Just yesterday I wrote a review of a new book from someone who was deeply involved in all this. Costi Hinn, nephew of the famous televangelist Benny Hinn, has made a clean break from this teaching, and is now warning others to stay clear of it. My review of this very important book is found here:

Let me offer one more quote from the volume: “There are millions of people who need to be saved from the prosperity gospel deception like I was. I’m trying to reach them, while at the same time inspiring other people to reach them too. I want people to see that the prosperity gospel is damning and abusive. It exploits the poor and ruins the lives of some of the world’s most vulnerable people.”

Yes it is a fleshly, man-made gospel which is causing untold damage, not just to countless individuals, but to the name of Christ and to Christianity itself. No wonder we have television shows like “The Righteous Gemstones.” They don’t really need to make things up – they can just run with what they find in too many of our churches today.

That Hollywood and the secular elite have long gone after Christianity is of course not surprising. One thinks of so many other examples of the faith being bagged and Christianity being mocked. Let me mention just one famous example. Back in 1926 Sinclair Lewis wrote the satirical novel, Elmer Gantry. One writeup of the book says this:

Lewis researched the novel by observing the work of various preachers in Kansas City in his so-called “Sunday School” meetings on Wednesdays. . . . The character of Sharon Falconer was loosely based on events in the career of the Canadian-born American radio evangelist Aimee Semple McPherson, who founded the Pentecostal Christian denomination known as the International Church of the Foursquare Gospel in 1927. . . . On publication in 1927, Elmer Gantry created a public furor. The book was banned in Boston and other cities and denounced from pulpits across the United States. One cleric suggested that Lewis should be imprisoned for five years, and there were also threats of physical violence against the author. Evangelist Billy Sunday called Lewis “Satan’s cohort”. Elmer Gantry ranked as the number one fiction bestseller of 1927, according to “Publisher’s Weekly”.

Wow, times have certainly changed. This scathing attack on the faith was later turned into a major Hollywood movie in 1960. This is one description of the film version:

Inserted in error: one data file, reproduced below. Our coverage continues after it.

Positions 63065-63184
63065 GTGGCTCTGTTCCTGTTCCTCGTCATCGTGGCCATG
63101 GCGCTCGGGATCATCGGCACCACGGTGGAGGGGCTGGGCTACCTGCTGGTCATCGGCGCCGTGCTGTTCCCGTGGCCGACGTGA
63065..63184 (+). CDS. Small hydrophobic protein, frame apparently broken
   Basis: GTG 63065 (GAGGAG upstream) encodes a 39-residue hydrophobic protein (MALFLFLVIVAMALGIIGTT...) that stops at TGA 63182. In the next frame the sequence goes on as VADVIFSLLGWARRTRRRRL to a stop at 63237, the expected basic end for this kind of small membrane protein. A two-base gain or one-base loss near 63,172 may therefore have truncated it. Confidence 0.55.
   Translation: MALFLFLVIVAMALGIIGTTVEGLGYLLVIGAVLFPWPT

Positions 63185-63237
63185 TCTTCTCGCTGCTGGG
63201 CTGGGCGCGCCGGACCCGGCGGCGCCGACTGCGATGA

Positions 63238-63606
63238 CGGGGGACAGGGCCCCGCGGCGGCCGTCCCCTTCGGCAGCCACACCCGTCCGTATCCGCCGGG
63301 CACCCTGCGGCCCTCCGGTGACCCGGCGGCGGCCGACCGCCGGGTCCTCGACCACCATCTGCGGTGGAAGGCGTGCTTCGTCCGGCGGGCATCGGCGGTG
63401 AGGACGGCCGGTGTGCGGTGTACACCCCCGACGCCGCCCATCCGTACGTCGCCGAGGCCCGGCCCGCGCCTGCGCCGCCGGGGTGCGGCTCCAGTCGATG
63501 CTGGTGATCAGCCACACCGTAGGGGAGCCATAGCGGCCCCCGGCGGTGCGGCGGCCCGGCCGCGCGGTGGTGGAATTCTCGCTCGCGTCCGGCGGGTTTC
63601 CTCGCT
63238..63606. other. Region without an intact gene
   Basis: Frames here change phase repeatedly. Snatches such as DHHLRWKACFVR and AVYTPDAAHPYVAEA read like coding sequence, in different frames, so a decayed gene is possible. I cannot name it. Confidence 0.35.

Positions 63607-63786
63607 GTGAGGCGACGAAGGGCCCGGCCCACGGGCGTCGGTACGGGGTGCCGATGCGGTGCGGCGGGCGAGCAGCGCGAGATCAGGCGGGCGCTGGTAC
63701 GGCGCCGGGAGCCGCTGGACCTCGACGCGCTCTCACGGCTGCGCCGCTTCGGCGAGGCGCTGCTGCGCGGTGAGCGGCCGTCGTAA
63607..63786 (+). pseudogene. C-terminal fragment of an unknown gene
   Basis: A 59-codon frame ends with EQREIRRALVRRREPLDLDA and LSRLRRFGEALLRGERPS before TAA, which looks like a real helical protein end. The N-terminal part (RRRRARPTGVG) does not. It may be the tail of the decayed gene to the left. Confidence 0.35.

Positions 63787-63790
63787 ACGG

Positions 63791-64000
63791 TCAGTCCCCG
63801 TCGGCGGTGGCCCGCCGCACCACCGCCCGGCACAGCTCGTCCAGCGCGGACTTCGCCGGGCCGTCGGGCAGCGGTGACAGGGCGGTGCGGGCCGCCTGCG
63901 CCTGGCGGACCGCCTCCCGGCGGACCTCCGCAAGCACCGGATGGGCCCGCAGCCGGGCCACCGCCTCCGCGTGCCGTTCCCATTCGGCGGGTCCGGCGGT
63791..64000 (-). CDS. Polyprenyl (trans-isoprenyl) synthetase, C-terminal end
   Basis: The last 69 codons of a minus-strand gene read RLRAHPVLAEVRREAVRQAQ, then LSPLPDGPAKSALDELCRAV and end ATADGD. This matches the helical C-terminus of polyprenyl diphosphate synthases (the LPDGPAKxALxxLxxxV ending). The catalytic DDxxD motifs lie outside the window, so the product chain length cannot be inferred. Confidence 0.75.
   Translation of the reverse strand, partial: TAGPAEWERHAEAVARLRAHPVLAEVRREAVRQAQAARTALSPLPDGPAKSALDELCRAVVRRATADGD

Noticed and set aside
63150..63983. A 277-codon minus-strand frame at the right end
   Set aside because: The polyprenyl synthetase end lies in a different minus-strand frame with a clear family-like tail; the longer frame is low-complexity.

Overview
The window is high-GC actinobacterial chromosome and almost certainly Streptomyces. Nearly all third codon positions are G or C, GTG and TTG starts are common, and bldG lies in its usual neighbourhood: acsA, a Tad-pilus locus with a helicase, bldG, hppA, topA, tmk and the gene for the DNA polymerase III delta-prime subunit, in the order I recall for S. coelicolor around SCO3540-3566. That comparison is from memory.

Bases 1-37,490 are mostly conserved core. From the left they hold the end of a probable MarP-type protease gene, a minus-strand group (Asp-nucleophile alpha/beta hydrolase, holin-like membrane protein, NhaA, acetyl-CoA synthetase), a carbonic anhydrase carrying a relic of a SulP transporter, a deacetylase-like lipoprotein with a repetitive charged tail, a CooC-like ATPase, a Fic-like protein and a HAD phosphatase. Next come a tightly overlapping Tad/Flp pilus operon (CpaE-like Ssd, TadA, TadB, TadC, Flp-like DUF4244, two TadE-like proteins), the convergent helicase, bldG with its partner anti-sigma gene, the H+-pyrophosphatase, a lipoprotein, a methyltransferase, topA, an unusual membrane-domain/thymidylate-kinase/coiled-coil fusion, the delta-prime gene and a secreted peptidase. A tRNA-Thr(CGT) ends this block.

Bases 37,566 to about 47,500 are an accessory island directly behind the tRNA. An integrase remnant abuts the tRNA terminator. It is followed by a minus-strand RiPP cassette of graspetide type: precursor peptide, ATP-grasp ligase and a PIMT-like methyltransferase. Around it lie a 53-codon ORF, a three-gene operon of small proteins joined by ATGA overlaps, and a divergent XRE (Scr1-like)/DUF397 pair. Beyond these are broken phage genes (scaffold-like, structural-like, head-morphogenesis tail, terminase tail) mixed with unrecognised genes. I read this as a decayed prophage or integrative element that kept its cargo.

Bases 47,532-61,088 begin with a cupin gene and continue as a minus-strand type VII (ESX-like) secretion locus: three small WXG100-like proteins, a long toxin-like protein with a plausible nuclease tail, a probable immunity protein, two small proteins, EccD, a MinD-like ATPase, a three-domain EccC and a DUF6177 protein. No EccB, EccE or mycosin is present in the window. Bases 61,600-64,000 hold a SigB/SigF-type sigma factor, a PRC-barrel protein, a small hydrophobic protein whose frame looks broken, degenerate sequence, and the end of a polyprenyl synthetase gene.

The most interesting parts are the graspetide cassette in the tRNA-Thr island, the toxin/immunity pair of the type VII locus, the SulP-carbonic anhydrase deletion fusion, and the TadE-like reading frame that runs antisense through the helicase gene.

When hedonistic but charming con man Elmer Gantry (Burt Lancaster) meets the beautiful Sister Sharon Falconer (Jean Simmons), a roadside revivalist, he feigns piousness to join her act as a passionate preacher. The two make a successful onstage pair, and their chemistry extends to romance. Both the show and their relationship are threatened, however, when one of Gantry’s ex-lovers (Shirley Jones) decides that she has a score to settle with the charismatic performer.

Plenty of other books, films, plays and television shows could be mentioned here. There is never a shortage of anti-Christian bigotry found out there. Often they are just ugly attacks by angry misotheists who can’t stand Christianity. But at other times it is well-deserved criticism – criticism that we Christians should be making.

While God will one day judge all these haters of the faith who delight in poking fun at Christianity while so often misrepresenting it, there will also be more judgment from God coming – on his own people. It would be a lot harder for critics to write these books and for Hollywood to make such films if there was not so much corruption and distortion within the church of Jesus Christ.

Sadly too many Christians have done a terrific job of mocking and marginalising their own faith. They simply provide all the fodder needed for secular critics to also keep up the mockery as they attack a faith that bears so little likeness to Jesus Christ and the biblical gospel.